Israeli Siege is Undermining Peace

by Lori Allen | published October 19, 2006

Since Secretary of State Condoleezza Rice’s recent Middle East tour concluded without concrete results, and unity talks between Fatah and Hamas remain at a standstill, the possibility of an Israeli-Palestinian political compromise appears bleaker than ever. But Palestinian lives and livelihoods should no longer be held hostage to the reigning diplomatic stagnation.

Behind the Gaza Breakdown

by Chris Toensing | published December 18, 2006

The latest convoluted set of events within Palestine, and at its borders, form a depressing tableau that mirrors the conflict as a whole.

The Horrors of Israel's Peace

by Samera Esmeir | published January 22, 2009

Three weeks after the war on Gaza, Israel declared a unilateral ceasefire but refused to terminate its so-called defensive operations. In response, Hamas declared a ceasefire for one week, until the withdrawal of Israeli troops has been completed. For many in the West, the ceasefire might seem like an occasion to celebrate, for the cessation of military hostilities on both sides will perhaps renew the peace process. But there are reasons to be critical of this ceasefire, since it continues the situation in which Israel acts unilaterally. What we are actually witnessing is a new phase of the catastrophe in Gaza. While the characteristics of this phase are not yet known, Israel’s violence has become ever more evident.

Out of the Rubble

by Mouin Rabbani | published January 23, 2009

Speaking to his people on January 18, hours after Hamas responded to Israel’s unilateral suspension of hostilities with a conditional ceasefire of its own, the deposed Palestinian Authority prime minister Ismail Haniyeh devoted several passages of his prepared text to the subject of Palestinian national reconciliation. For perhaps the first time since Hamas’s June 2007 seizure of power in the Gaza Strip, an Islamist leader broached the topic of healing the Palestinian divide without mentioning Mahmoud Abbas by name.

Letters, He Gets Letters

by Chris Toensing | published March 26, 2009

Shortly before assuming office, President Barack Obama was handed a missive signed by such Washington luminaries as ex-national security advisers Zbigniew Brezezinski and Brent Scowcroft, urging him to “explore the possibility” of direct contact with Hamas. One month after he entered the White House, Obama received an epistle from Ahmad Yousef, a Gaza-based spokesman for the Islamist movement, making the same recommendation. “There can be no peace without Hamas,” Yousef told the New York Times  when asked about the letter’s contents. “We congratulated Mr. Obama on his presidency and reminded him that he should live up to his promise to bring real change to the region.”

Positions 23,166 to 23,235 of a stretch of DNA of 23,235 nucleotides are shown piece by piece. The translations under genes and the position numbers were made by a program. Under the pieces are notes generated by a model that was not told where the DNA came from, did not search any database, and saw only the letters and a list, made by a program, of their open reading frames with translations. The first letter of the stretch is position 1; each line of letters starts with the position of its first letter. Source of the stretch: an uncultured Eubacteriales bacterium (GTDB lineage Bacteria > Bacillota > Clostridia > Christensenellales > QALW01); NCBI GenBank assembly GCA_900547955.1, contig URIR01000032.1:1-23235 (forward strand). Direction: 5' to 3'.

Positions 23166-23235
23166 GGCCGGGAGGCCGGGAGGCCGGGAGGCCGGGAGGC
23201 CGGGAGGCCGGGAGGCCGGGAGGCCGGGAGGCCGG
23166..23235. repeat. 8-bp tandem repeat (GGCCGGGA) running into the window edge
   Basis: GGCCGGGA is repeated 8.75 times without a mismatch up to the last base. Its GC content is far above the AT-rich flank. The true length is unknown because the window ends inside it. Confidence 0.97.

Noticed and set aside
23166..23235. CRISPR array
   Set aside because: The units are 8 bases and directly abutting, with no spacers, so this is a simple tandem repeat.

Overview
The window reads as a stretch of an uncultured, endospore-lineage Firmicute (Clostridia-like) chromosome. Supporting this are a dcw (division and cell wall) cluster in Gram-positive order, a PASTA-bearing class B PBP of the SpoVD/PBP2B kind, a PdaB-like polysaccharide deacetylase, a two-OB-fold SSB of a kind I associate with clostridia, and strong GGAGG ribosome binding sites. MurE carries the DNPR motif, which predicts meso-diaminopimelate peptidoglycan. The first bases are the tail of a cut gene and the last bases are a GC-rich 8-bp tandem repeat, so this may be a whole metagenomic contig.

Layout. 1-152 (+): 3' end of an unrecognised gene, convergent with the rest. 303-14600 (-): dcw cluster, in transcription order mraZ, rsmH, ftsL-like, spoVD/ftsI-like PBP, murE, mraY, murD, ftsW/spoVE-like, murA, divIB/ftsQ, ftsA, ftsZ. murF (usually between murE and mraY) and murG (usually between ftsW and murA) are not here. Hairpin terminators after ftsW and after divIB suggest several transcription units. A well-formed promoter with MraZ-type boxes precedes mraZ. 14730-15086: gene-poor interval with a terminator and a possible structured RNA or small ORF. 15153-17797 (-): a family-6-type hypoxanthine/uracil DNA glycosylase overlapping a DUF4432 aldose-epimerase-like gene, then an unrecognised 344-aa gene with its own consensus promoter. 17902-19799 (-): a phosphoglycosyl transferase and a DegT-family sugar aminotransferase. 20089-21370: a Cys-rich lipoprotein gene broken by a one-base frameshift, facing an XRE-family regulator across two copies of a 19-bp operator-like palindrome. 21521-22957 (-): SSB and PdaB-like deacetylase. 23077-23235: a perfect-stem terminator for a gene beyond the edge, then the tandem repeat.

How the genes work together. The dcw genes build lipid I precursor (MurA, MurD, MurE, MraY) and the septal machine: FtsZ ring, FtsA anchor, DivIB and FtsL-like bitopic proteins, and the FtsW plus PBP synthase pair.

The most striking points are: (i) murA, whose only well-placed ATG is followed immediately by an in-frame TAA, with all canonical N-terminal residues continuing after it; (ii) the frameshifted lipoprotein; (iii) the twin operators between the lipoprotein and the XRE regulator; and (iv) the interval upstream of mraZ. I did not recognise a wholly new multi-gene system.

Birth Pangs of a New Palestine

by Mouin Rabbani | published January 7, 2009

Shortly after 11:30 am on December 27, 2008, at the height of the midday bustle on the first day of the Gazan week and with multitudes of schoolchildren returning home from the morning shift, close to 90 Israeli warplanes launched over 100 tons of explosives at some 100 targets throughout the 139 square miles of the Gaza Strip. Within minutes, the near simultaneous air raids killed more than 225 and wounded at least 700, more than 200 of them critically. These initial attacks alone produced dozens more dead than any other day in the West Bank and Gaza combined since Israel’s occupation of those lands commenced in June 1967.

Cast Lead in the Foundry

by The Editors | published December 31, 2008

A stopped clock, the saying goes, is right twice a day. The “senior Bush administration official” who chatted with the Washington Post on December 28 was right that Israel is “not trying to take over the Gaza Strip” with the massive assault launched the previous day, and correct that the Israelis are bombing now “because they want it to be over before the next administration comes in.” That’s twice, and so one must take this official’s remaining reasoning -- that President-elect Barack Obama may not smile upon Israel’s gross abuses of military power as the Bush administration has done -- with a grain of salt.

Dual War: The Legacy of Ariel Sharon

by Yoav Peled | published March 22, 2006

The elections scheduled for March 28, 2006 will conclude what has got to be one of the more bizarre campaigns in Israel’s history. The series of totally unexpected events began with Amir Peretz’s surprise victory over Deputy Prime Minister Shimon Peres in the race for the Labor Party leadership. Peretz immediately withdrew Labor from the coalition government, forcing Prime Minister Ariel Sharon to call early elections.

Converging Upon War

by Robert Blecher | published July 18, 2006

“WAR,” proclaimed the three-inch headline in Ma‘ariv, Israel’s leading daily, the day after Hizballah launched its cross-border attack on an Israeli army convoy on July 12. With the onset of Israel’s massive bombing campaign in Lebanon that evening, its aerial and ground incursions into Gaza were transformed into the southern front of a two-front conflict. But are the two fronts, in Lebanon and Gaza, part of a single war? Speaking in such terms risks misidentifying what really links Israel’s actions on its northern and southern borders.